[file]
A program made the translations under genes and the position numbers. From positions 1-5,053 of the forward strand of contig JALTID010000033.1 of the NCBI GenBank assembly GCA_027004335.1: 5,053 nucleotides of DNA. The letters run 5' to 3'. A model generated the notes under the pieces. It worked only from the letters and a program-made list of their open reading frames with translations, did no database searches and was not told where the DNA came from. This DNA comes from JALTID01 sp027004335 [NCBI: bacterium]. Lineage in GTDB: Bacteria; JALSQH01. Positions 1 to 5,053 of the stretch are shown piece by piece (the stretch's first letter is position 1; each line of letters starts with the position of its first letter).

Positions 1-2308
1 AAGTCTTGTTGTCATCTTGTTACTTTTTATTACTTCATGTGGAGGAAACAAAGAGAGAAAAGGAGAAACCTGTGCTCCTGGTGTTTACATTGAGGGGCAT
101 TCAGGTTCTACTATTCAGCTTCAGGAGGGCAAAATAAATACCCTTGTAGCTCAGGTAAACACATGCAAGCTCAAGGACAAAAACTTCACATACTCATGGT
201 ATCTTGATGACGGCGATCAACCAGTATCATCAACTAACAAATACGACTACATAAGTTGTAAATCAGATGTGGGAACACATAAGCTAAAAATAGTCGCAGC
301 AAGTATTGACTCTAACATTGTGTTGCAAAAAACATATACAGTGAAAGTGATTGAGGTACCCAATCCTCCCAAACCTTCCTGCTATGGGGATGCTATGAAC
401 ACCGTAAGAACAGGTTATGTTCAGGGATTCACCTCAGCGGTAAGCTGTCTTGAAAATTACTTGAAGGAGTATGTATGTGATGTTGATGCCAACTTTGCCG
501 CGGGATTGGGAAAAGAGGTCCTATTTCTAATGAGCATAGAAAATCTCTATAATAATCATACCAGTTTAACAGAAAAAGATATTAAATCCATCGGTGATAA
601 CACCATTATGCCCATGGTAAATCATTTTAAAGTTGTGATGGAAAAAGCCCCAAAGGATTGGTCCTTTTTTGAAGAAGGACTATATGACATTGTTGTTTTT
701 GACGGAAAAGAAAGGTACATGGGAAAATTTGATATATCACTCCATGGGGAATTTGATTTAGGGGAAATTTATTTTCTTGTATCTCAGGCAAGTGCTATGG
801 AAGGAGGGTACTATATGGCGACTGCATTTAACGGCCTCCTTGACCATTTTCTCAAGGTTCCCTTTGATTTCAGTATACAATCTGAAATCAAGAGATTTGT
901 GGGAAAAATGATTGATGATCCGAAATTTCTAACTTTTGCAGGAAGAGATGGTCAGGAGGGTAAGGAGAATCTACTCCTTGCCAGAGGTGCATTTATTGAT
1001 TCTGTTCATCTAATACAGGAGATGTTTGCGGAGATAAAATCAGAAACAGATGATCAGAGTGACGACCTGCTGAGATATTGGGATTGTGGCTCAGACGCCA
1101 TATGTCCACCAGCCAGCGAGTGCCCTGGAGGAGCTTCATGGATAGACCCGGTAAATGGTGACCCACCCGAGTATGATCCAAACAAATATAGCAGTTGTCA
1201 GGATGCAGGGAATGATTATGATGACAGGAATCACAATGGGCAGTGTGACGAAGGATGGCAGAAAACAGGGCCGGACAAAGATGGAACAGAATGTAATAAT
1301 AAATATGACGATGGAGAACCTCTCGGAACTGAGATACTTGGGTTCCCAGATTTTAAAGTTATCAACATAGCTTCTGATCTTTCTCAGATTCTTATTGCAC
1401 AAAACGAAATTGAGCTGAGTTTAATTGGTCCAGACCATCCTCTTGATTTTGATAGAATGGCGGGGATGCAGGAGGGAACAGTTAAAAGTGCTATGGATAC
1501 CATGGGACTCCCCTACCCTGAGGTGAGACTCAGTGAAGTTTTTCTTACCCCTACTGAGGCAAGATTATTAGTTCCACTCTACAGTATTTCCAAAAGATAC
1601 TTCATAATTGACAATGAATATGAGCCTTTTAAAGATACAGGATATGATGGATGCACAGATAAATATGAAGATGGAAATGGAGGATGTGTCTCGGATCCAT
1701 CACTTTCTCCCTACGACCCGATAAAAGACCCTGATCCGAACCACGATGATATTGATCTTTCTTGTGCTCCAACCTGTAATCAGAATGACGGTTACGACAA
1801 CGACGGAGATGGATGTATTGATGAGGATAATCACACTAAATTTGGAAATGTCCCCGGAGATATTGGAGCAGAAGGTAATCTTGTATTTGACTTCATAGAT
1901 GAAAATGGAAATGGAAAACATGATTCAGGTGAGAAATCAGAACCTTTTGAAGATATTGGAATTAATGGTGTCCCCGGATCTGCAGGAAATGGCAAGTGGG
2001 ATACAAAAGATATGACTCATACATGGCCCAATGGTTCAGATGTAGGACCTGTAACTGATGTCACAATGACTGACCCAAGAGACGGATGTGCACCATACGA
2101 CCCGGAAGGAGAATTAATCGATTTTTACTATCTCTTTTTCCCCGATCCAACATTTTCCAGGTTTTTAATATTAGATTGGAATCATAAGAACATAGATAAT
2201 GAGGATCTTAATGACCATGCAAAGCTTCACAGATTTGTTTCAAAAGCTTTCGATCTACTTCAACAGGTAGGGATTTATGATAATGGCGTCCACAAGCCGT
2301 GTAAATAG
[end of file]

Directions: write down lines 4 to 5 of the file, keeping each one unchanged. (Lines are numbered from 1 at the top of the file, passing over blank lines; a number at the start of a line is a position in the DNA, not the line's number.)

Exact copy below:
101 TCAGGTTCTACTATTCAGCTTCAGGAGGGCAAAATAAATACCCTTGTAGCTCAGGTAAACACATGCAAGCTCAAGGACAAAAACTTCACATACTCATGGT
201 ATCTTGATGACGGCGATCAACCAGTATCATCAACTAACAAATACGACTACATAAGTTGTAAATCAGATGTGGGAACACATAAGCTAAAAATAGTCGCAGC